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Friday, November 14, 2014

Book Review: Nordic Light

Nordic Light: Modern Scandinavian Architecture by Henry Plummer
Thames & Hudson, 2014
Paperback, 256 pages

Last year I included Henry Plummer's Cosmos of Light, a record of three religious buildings designed by Le Corbusier, in my list of notable books of 2013 at Designers & Books. I must admit that even though Plummer contributes both the words and the photographs, be it Cosmos of Light or Nordic Light, the subject of this review, it's the photographs that sway me toward a deep liking of his books. While Plummer's love of what he is documenting in words and images is clear, I find his text flowery, full of adjectives that are trying really hard to convey the qualities of light that come across in particular buildings or places. But I'd argue that his photographs convey those qualities so much better; such is the skill of his shooting, particularly his framing and his patience in waiting for the right light. The cover of Nordic Light – Kaija and Heikki Sirén's Student Chapel in Otaniemi, Finland (1957) – makes this much clear.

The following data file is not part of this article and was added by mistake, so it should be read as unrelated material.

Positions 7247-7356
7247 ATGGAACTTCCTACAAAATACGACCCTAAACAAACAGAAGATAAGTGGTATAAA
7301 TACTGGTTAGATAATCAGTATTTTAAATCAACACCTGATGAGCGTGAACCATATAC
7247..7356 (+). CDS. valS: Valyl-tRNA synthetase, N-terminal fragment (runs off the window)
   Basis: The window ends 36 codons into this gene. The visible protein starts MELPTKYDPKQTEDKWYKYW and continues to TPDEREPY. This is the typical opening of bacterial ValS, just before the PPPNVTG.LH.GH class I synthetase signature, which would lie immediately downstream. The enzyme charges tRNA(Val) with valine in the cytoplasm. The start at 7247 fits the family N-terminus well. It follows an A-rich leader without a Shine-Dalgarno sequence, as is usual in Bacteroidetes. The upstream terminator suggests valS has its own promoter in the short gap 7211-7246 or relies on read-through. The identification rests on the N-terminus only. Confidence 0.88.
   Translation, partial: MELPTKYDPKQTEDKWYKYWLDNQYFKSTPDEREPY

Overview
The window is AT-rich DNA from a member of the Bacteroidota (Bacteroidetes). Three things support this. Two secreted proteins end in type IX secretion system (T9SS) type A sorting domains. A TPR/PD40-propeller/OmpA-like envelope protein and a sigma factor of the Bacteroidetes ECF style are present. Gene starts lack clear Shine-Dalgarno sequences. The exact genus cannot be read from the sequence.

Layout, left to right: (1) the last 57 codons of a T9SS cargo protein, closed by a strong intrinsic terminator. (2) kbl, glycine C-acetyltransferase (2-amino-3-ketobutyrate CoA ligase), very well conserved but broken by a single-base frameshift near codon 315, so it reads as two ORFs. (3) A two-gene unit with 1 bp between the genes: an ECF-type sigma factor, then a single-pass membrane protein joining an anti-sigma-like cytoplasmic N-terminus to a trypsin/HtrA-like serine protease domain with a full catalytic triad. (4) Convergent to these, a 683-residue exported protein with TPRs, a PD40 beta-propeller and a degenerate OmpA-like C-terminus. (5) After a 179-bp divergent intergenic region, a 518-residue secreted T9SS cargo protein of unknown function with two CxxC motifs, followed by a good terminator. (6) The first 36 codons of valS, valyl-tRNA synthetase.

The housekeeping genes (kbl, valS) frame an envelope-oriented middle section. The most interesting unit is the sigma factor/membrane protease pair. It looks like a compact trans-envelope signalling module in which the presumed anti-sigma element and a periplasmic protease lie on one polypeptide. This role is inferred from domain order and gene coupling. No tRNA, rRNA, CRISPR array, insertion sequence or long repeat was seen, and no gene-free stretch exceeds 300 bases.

[Juha Leiviskä's Myyrmäki Church in Vantaa, Finland, 1984]

In this coffee table book, available both in hardcover and paperback, Plummer documents 45 buildings in Scandinavia, with 14 in Denmark, 22 in Finland, 5 in Norway, and 4 in Sweden. The buildings are split into nine thematic chapters that describe how the architecture in these northern countries responds to the conditions of sunlight: whiteness, rhythm, journey, carving, forest, transparency, tranquility, diffusion, and darkness. While these chapters are listed in the table of contents, the buildings are not, meaning the book is a voyage of discovery more than a reference for highlighting particular buildings. This goes hand in hand with Plummer's patient and almost meditative way of photographing and discussing the projects. Not surprisingly, as is hinted in the cover photo and two other photos included here, Plummer has something for churches, which populate the book in large numbers. This makes sense, given that churches are an architectural typology ripe for exploring the literal and metaphorical role of light, and therefore they are perfect for Plummer's studied lens.

[Matti Sanaksenaho's St. Henry's Chapel in Turku, Finland, 2005]

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